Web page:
They are not at the front lines of the war in eastern Ukraine, not even close. But the commander of Canada's training mission in the western part of the country feels that his team is having "a profound impact" on the culture and professionalism of the Ukrainian army.
"We really established our credibility as instructors, and I think that helped sort out any doubts they may have had about what the Canadian Army could offer them," Lt.-Col. Jason Guiney told CBC Thursday.
At first there was resistance, he said, with veteran Ukrainian military officers wondering how Canada's experience in Afghanistan related to the rebel war along that country's eastern border with Russia.
"This is not Afghanistan, it's a much more hybrid war; a mixture of everything from insurgency, roadside bombs, conventional tactics, cyber-electronic warfare, so it's a quite a formidable foe they are facing there," said Guiney.
In return, though, the Ukrainians are also teaching Canada about that kind of multifaceted war.
"They are quite open about the use of drones, radio jamming, modern tanks. These are lessons we didn't learn in Afghanistan, and very valuable lessons for our own army," he said.
Operation Unifier began in September last year after Canada committed 200 soldiers and officers to help build and modernize the Ukrainian army.
The first rotation from the 1st Battalion Royal Canadian Regiment from Petawawa, Ont., wraps up its five-month deployment this week. A second team, mostly from the 3rd Battalion Royal 22e Regiment based in Valcartier, Que., arrives next Monday. The mission is supposed to last until March 2017.
Officially, a ceasefire is supposed to be in effect in the Donbass region of eastern Ukraine, where Russian-backed separatists control much of the area.
But fighting continues to flare up, including a powerful explosion in the centre of Donetsk, one of the largest cities in the region, on Dec. 21.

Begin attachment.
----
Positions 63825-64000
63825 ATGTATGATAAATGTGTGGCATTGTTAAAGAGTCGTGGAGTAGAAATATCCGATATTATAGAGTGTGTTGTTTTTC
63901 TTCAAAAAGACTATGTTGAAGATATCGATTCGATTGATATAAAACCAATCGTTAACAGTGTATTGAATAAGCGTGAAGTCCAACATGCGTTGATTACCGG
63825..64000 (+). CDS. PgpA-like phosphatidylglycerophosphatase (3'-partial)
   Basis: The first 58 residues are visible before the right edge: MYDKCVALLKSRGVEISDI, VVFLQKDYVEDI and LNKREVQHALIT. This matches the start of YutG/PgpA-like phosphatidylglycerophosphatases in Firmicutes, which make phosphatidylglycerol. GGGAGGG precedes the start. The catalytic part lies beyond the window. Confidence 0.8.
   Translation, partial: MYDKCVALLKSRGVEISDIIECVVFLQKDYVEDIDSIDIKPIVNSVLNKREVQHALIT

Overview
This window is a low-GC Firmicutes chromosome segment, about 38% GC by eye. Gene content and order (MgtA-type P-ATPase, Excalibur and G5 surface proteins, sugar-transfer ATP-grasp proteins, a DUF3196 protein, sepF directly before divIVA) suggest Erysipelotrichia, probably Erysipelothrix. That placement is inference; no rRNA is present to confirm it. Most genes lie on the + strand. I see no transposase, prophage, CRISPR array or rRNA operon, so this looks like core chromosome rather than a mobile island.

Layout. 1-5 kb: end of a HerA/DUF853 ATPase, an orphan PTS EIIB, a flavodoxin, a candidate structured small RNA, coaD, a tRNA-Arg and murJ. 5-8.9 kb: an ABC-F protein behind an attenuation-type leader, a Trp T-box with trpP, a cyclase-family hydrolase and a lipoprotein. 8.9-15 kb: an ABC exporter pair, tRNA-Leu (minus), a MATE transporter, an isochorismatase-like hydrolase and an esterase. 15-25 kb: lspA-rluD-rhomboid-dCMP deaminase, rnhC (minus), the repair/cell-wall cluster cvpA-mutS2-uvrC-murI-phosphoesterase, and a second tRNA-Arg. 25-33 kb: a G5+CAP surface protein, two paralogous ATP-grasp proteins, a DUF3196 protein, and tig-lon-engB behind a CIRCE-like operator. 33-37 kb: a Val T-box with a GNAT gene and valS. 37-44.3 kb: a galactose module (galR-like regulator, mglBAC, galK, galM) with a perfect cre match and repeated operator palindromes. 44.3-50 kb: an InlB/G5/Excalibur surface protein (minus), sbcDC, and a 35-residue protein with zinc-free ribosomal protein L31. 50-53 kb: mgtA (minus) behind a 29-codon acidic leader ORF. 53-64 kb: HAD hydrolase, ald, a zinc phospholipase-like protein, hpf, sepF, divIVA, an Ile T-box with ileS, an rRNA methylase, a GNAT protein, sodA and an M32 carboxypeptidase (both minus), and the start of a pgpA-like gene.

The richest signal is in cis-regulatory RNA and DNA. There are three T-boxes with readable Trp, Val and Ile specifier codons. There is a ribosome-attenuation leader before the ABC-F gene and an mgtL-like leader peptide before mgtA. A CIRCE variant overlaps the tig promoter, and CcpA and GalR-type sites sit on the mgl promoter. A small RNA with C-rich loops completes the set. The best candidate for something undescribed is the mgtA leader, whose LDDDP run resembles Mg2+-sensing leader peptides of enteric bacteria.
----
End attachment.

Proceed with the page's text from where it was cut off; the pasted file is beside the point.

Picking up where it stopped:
Over 9,000 people, both military and civilians, have died during the almost two years of conflict, according to the UN.
"We are training a mixture of combat-experienced infantry, who have just rotated out of Donbass, and veterans who were trained years ago but have been brought back into the army," said Guiney.
A 55-day training course takes soldiers through basic rifle shooting and combat first aid to company-level mechanized tactics.
More senior level training focuses on engineering, military policing and countering IEDs, improvised explosive devices.
Canada has supplied $3.5 million worth of counter-IED equipment, some of which is being used now in eastern Ukraine. Since January 2014, there have been over 500 IED incidents across Ukraine, according to Guiney.
The Ukrainian army has suffered a large number of casualties since the conflict started in March 2014. The Ukraine army is operating with old, Soviet-style equipment, which is not a match for the newer Russian-supplied weaponry used by the separatists.
In a twist of history, much of Ukraine's army was trained by the Soviets before the breakup of the Soviet Union in 1991.
The training facility in Starychi, where the Canadians are based, has changed its name to the International Peacekeeping and Security Centre, but it used to be a Soviet training base.
Guiney said much of what he deems successful has been convincing Ukraine's senior military leadership to consider changes to its "top heavy military structure," where the decision-making is left to only the highest levels.
"They have a dated military culture," he said. They've been able to see "how we delegate responsibility and authority" further down the ranks.
A lieutenant-colonel who served in Afghanistan and also on several peacekeeping missions in East Africa and Haiti, Guiney describes this experience as "kind of surreal."
"When I joined the army, it was post-Cold War, but we were still training against Warsaw Pact tactics. We studied their doctrine, their vehicles and now we are working with that kind of equipment."